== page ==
Will Lost and new Star Trek mastermind, J.J. Abrams be trying his hand at reviving an old-school toy line with an updated movie? Possibly. It is being reported that Abrams is in talks to produce a film adaptation of late 70's, early 80's toy line, turned Marvel Comics title, Micronauts.
While one does not typically think of The Wall Street Journal as a regular source for breaking news in the entertainment biz, they may have (and I'll stress "may have") done just that. The Journal ran a piece today about the continuing trend of toy franchises being transformed into major blockbuster films. However, in an almost passive way, they briefly drop the bombshell:
"J.J. Abrams, who created the TV show 'Lost' and directed this summer's 'Star Trek' film, is in discussions to produce a movie about Japanese toy line Micronauts, which Hasbro just acquired."
Unless this tidbit is some kind of serious typo that will be retracted at the bottom of tomorrow's edition, this will be a major project. Abrams would actually have quite a bit of raw material to work with. Micronauts was, ironically enough, a rather deep comic title for something that was essentially a monthly commercial for a toy line. (Although the same could be said of Larry Hama's tenure on G.I. Joe.) However, other than Gen-X'ers, I'm sure there are quite a few other generations of people thinking of a rather obvious question: What the hell is Micronauts?
It's time for a Cliff Notes-like history lesson:
It began as a toy line in 1972 from Japanese company, Takara called Henshin Cyborg. It was essentially an 8"-12" humanoid figure like the old stand-alone G.I. Joe, except with an added Japanese touch of a transparent body with visible "circuits" inside the figure. Eventually, Takara decided to continue the line in a miniaturized 3.75" scale, and thus, the birth of the standard scale of action figures, which would eventually be adopted by future legendary lines like Star Wars and G.I. Joe: A Real American Hero was born.
Takara's miniaturized Henshin Cyborg line (redubbed Microman) maintained (and in many ways surpassed) the articulation and movement of the original larger counterparts, and began to feature interchangeable parts which allowed you to transform the figures into different vehicles. In 1976, the Mego Corporation (famous for its legendary line of figures of various TV and comic characters from the 70's and 80's,) released Microman in the United States as Micronauts. The line ran for 4 years, and inspired a Marvel Comics title that continued after the toy line's demise.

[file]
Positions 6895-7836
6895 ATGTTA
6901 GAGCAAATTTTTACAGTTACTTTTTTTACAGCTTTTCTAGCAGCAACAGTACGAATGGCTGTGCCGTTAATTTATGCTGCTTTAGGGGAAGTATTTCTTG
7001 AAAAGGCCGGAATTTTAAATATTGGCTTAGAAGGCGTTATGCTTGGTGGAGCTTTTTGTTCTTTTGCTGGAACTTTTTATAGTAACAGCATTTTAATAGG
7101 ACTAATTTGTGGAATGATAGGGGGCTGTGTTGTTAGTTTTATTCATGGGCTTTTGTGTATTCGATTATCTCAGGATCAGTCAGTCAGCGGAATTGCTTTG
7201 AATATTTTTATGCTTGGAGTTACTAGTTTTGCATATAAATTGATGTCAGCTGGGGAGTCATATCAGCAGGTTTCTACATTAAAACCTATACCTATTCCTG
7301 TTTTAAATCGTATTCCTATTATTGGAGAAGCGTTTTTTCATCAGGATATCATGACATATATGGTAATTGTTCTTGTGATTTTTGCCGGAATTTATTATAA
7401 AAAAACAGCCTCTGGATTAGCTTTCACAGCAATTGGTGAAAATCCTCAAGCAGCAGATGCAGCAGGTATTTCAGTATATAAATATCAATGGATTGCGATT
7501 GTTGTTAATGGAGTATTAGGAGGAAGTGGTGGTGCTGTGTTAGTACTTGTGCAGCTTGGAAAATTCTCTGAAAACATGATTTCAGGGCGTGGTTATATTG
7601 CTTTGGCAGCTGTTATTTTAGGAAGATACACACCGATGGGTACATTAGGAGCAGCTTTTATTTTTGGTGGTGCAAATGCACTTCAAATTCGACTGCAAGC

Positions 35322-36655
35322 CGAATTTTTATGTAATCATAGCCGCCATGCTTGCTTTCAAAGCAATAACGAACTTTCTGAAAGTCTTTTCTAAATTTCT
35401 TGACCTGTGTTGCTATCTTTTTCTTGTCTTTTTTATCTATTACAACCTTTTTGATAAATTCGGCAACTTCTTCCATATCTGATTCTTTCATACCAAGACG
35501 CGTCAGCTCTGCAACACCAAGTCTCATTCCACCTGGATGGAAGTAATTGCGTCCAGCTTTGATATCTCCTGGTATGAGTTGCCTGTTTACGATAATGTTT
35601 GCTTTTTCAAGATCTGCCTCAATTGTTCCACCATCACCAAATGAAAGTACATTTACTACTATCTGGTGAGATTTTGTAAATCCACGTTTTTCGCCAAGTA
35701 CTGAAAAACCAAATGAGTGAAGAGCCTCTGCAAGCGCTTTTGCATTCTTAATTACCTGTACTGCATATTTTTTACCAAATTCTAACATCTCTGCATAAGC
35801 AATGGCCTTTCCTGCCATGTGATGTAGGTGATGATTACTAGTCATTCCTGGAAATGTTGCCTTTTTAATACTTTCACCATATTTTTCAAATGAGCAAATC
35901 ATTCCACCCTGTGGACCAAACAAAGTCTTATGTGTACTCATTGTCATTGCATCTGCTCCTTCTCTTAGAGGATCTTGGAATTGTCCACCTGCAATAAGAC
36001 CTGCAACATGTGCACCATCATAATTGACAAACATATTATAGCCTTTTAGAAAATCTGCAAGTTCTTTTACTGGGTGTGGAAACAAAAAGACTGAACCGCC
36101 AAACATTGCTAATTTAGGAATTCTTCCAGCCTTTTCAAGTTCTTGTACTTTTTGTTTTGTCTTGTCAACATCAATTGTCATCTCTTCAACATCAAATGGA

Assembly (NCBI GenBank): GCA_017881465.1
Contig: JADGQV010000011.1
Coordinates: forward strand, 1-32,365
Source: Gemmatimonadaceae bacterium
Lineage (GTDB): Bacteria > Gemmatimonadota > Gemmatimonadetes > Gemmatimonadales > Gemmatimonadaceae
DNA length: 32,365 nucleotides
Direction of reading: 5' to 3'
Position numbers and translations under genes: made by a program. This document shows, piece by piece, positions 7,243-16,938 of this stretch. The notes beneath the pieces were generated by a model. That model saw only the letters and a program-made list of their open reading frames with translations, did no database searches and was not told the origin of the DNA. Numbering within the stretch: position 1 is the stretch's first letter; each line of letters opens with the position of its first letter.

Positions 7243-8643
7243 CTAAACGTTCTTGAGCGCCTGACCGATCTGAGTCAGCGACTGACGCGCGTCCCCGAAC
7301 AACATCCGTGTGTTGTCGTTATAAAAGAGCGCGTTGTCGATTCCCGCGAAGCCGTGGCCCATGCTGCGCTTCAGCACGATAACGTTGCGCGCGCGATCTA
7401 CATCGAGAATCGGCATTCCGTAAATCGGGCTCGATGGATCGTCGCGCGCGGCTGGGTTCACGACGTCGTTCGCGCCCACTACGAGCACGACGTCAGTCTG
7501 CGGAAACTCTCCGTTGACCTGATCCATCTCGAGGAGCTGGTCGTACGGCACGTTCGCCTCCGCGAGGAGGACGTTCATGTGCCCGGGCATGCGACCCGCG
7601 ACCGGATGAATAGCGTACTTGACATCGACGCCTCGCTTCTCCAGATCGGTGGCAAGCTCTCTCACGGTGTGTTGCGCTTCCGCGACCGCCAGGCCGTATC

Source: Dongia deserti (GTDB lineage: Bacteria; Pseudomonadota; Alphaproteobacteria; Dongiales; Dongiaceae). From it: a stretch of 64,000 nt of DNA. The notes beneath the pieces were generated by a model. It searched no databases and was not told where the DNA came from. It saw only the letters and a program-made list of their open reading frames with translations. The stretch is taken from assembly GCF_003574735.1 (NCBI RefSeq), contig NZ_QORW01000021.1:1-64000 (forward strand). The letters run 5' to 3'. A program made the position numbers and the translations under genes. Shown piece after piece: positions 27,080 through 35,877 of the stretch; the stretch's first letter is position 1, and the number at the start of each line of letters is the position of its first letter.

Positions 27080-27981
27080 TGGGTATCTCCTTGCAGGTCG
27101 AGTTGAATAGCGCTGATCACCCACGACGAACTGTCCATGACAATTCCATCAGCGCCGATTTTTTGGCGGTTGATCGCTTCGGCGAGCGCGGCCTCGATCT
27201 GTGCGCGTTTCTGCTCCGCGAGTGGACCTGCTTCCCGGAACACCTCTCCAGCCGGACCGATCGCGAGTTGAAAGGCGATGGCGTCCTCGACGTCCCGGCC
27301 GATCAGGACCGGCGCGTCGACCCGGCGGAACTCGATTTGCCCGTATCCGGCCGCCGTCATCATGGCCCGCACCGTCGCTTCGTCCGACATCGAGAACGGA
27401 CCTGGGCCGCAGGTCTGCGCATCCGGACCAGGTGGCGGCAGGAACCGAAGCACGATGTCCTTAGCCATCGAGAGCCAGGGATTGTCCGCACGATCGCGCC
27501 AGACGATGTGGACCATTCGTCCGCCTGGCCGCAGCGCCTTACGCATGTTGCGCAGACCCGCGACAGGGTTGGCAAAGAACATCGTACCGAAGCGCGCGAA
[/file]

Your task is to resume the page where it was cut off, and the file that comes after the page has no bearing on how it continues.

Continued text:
After the Micronauts toy line ended in 1980, its remaining ideas and development went towards the creation of a new franchise called -- Transformers. In fact, some of the early releases of Transformers were simply developmental leftovers from Micronauts.
That brings us back to now. Since the initial series ended, Micronauts has experienced a few sporadic relaunch comic titles, however, despite a small, but committed cult fanbase, the franchise has remained rather dormant. While the original toy lines themselves did not carry any sort of context-setting story, the Marvel Comics title depicted a microscopic world called the "Microverse" that was in danger of being exploited and conquered by the evil Baron Karza. Only the Micronauts, consisting of Arcturus Rann, Acroyear, Biotron, Microtron, and Marionette could stand up to his power and stop him.
Could we be in store for a giant (yet shrunk-down,) effects-laden opus of awesomeness? While Micronauts sounds like a directorial project that Michael Bay or Stephen Sommers might be offered, Abrams (if he decides to helm the film) may be able to carry-over much of the Marvel title's depth into the adaptation, while providing plenty of mind-blowing action and scenery.